Even though he was forced to leave the country, Fr. Murphy watched the events unraveling in El Salvador from afar, appreciating how Archbishop Romero spoke out on behalf of the poor.

He was horrified to hear how on March 24, 1980 the archbishop was assassinated, while celebrating Mass in the chapel of Divine Providence Hospital in San Salvador.

Reflecting on his time in El Salvador, Fr. Murphy spoke about a few of his encounters with the martyred archbishop.

One day, a local man showed up at Fr. Murphy’s door, beaten and shaking. He said he had been tortured for the last several weeks at the hands of the military. Fr. Murphy paid the man’s taxi fee and, “I took him to see Fr. Romero, who was in charge of the Catholic newspaper at the time. He was shocked,” said Fr. Murphy recalling Archbishop Romero’s horror at seeing the beaten man. “This was new to him. I think he was stunned to meet a person who had just undergone a torture. I think I brought him the first person he had met who had been tortured,” he said, describing how at the time, Archbishop Romero was a recently appointed auxiliary bishop.

Another encounter Fr. Murphy recalled with Archbishop Romero occurred after the Jesuits had vacated a local seminary. Local priests wanted to take over the seminary, Fr. Murphy recalled, saying they thought the Jesuits were “too monastic.”

“The Jesuits went away and I went over there and tried cleaning up the library,” explained Fr. Murphy. “Most of the books had belonged to the Jesuits and they took them with them, but I went to start cleaning the shelves.”
As he cleaned, the new archbishop – Archbishop Romero – walked in on him and asked, ‘Fr. Kevin, what are you doing.’”

After Fr. Murphy explained he was trying to fix up the library, Archbishop Romero “just about jumped for joy and told me to ‘keep doing what you are doing.’”

Treasuring that encounter, Fr. Murphy continues to support the library. Over the years, he has raised thousands of dollars for the library, and has paid for new computers and a library cataloguing system.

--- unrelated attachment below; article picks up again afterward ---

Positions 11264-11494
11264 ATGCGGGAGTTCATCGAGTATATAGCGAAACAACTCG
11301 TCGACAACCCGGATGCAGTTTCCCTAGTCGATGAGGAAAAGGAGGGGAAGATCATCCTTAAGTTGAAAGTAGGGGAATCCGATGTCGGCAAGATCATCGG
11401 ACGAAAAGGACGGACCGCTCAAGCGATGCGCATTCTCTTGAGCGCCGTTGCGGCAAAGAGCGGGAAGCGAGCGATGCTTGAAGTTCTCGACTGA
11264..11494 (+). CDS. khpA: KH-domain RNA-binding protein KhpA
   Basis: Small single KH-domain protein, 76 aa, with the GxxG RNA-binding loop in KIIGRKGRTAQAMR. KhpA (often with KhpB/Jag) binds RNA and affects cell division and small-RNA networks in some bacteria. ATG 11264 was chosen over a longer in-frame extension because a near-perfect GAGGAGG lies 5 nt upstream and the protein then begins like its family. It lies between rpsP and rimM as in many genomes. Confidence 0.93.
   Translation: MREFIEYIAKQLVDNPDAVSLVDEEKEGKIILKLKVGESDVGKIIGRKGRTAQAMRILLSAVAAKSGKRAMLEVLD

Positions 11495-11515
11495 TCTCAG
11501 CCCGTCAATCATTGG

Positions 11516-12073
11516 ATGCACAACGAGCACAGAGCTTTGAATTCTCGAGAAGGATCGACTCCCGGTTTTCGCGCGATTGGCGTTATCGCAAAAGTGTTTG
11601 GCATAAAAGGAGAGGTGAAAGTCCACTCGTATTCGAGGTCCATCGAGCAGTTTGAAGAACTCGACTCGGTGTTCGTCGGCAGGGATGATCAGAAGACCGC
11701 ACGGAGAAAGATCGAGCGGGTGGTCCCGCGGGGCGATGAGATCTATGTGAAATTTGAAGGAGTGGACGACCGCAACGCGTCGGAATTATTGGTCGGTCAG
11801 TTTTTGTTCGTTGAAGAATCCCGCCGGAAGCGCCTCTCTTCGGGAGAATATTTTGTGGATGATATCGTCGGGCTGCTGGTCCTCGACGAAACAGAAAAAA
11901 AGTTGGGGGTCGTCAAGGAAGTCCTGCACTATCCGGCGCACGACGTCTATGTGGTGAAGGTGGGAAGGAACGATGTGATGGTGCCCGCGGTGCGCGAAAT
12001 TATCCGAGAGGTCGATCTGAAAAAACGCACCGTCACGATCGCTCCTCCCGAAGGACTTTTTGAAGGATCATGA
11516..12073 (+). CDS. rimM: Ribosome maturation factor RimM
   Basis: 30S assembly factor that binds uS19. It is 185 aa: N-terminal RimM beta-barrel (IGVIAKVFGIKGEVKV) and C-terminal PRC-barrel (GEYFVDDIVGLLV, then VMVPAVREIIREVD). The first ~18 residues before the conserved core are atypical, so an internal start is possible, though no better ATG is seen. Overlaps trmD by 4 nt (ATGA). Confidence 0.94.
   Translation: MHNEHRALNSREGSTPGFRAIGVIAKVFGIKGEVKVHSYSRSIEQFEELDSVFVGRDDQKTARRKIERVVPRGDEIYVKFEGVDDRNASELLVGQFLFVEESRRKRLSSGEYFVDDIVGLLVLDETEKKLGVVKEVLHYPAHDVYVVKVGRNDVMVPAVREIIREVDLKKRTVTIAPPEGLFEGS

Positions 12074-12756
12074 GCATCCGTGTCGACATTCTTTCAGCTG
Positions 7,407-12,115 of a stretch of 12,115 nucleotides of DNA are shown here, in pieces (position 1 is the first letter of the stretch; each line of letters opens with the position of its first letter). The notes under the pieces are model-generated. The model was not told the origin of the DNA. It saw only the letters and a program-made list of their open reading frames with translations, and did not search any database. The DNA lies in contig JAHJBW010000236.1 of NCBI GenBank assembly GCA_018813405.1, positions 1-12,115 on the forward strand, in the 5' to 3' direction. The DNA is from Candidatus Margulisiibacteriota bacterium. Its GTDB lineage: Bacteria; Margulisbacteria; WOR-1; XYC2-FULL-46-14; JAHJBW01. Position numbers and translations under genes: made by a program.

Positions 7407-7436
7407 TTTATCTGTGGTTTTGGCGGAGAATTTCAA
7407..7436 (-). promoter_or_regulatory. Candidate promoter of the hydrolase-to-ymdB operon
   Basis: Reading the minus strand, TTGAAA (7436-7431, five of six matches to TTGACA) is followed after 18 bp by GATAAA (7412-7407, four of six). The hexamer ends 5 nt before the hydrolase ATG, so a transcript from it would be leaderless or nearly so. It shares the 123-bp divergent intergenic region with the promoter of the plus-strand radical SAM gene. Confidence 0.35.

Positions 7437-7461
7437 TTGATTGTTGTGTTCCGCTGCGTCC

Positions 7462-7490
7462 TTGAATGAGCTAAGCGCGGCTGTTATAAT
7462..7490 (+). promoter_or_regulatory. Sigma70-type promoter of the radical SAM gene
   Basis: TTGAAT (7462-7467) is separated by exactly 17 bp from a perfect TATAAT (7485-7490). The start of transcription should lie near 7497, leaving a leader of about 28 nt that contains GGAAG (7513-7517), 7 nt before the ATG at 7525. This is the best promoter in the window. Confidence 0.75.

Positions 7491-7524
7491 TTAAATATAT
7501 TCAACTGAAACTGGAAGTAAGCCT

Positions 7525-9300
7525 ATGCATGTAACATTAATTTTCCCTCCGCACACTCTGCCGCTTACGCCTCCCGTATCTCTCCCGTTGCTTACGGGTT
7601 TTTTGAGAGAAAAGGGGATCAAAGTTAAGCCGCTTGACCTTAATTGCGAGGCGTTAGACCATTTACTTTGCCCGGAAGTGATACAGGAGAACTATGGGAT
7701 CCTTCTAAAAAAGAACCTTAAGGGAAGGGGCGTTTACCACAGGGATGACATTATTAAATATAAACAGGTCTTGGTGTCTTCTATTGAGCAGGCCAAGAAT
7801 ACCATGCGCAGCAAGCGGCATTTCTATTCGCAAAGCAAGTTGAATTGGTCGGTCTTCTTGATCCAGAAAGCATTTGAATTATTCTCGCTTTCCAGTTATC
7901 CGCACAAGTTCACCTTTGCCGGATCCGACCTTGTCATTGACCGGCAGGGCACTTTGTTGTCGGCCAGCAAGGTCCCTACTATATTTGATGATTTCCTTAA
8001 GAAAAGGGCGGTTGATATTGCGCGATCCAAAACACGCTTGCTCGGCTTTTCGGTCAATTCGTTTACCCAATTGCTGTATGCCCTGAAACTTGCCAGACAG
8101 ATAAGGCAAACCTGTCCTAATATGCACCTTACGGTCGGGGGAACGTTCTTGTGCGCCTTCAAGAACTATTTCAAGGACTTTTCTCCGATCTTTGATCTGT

Speaking to the Catholic Herald the week before his trip for the beatification, Fr. Murphy said he was looking forward to his return trip to El Salvador – his second since he was expelled in 1977. He knows the political climate has stabilized, but added that the country now has a problem with gang violence.

After El Salvador, he spent about four years in the Dominican Republic, three appointed to the Milwaukee Archdiocese’s sister parish, La Sagrada Familia, and a fourth working for the bishop in the area.

He continues to celebrate Masses in Spanish in the Delavan and Lake Geneva areas as well as in Mundelein, Illinois.

Anticipating his return to El Salvador, Fr. Murphy said he was looking forward to visiting the country that left such an impact on his life.

Beatification for Archbishop Romero, he said, is an honor that should have happened a long time ago.

“Romero was the voice of the voiceless,” he said, adding, “He was known to be a man of books, yet he had deep thoughts about social justice.”

If Fr. Murphy had his way, Fr. Grande would have been beatified along with Archbishop Romero.

“He and Rutilio, those two should be canonized together,” said Fr. Murphy. “Maybe Rutilio is a little more political, but he has been my ideal as a priest and he holds a special place in my heart. Anytime Rutilio spoke at a priest meeting, people would listen. He spoke with flowery language and people would listen.”

The sainthood cause for Fr. Grande was opened late last year.